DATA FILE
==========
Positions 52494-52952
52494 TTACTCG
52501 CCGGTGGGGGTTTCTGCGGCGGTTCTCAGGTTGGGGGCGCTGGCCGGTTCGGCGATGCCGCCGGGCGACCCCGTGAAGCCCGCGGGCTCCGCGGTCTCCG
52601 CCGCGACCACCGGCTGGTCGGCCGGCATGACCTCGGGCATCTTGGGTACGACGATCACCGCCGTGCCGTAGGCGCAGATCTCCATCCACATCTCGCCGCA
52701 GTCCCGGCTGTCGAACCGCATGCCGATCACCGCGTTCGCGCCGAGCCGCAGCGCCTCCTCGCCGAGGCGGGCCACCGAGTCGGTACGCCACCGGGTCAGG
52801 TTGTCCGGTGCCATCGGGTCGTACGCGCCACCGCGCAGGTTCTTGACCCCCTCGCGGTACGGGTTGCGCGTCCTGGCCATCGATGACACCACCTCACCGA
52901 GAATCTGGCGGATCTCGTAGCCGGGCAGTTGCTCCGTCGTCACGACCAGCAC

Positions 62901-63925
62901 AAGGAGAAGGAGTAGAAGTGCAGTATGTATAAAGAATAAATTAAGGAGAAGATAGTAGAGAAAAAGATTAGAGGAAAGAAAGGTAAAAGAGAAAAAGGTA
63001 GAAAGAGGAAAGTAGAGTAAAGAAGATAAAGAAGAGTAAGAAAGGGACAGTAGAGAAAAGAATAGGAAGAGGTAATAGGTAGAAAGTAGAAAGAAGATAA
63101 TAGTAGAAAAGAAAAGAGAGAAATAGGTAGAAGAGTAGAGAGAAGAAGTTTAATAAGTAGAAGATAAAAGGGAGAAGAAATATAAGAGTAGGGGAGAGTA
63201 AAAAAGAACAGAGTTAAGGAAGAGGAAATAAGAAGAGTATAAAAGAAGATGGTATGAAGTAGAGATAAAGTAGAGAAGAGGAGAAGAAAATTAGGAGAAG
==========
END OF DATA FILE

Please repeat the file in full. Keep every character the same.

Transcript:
Positions 52494-52952
52494 TTACTCG
52501 CCGGTGGGGGTTTCTGCGGCGGTTCTCAGGTTGGGGGCGCTGGCCGGTTCGGCGATGCCGCCGGGCGACCCCGTGAAGCCCGCGGGCTCCGCGGTCTCCG
52601 CCGCGACCACCGGCTGGTCGGCCGGCATGACCTCGGGCATCTTGGGTACGACGATCACCGCCGTGCCGTAGGCGCAGATCTCCATCCACATCTCGCCGCA
52701 GTCCCGGCTGTCGAACCGCATGCCGATCACCGCGTTCGCGCCGAGCCGCAGCGCCTCCTCGCCGAGGCGGGCCACCGAGTCGGTACGCCACCGGGTCAGG
52801 TTGTCCGGTGCCATCGGGTCGTACGCGCCACCGCGCAGGTTCTTGACCCCCTCGCGGTACGGGTTGCGCGTCCTGGCCATCGATGACACCACCTCACCGA
52901 GAATCTGGCGGATCTCGTAGCCGGGCAGTTGCTCCGTCGTCACGACCAGCAC

Positions 62901-63925
62901 AAGGAGAAGGAGTAGAAGTGCAGTATGTATAAAGAATAAATTAAGGAGAAGATAGTAGAGAAAAAGATTAGAGGAAAGAAAGGTAAAAGAGAAAAAGGTA
63001 GAAAGAGGAAAGTAGAGTAAAGAAGATAAAGAAGAGTAAGAAAGGGACAGTAGAGAAAAGAATAGGAAGAGGTAATAGGTAGAAAGTAGAAAGAAGATAA
63101 TAGTAGAAAAGAAAAGAGAGAAATAGGTAGAAGAGTAGAGAGAAGAAGTTTAATAAGTAGAAGATAAAAGGGAGAAGAAATATAAGAGTAGGGGAGAGTA
63201 AAAAAGAACAGAGTTAAGGAAGAGGAAATAAGAAGAGTATAAAAGAAGATGGTATGAAGTAGAGATAAAGTAGAGAAGAGGAGAAGAAAATTAGGAGAAG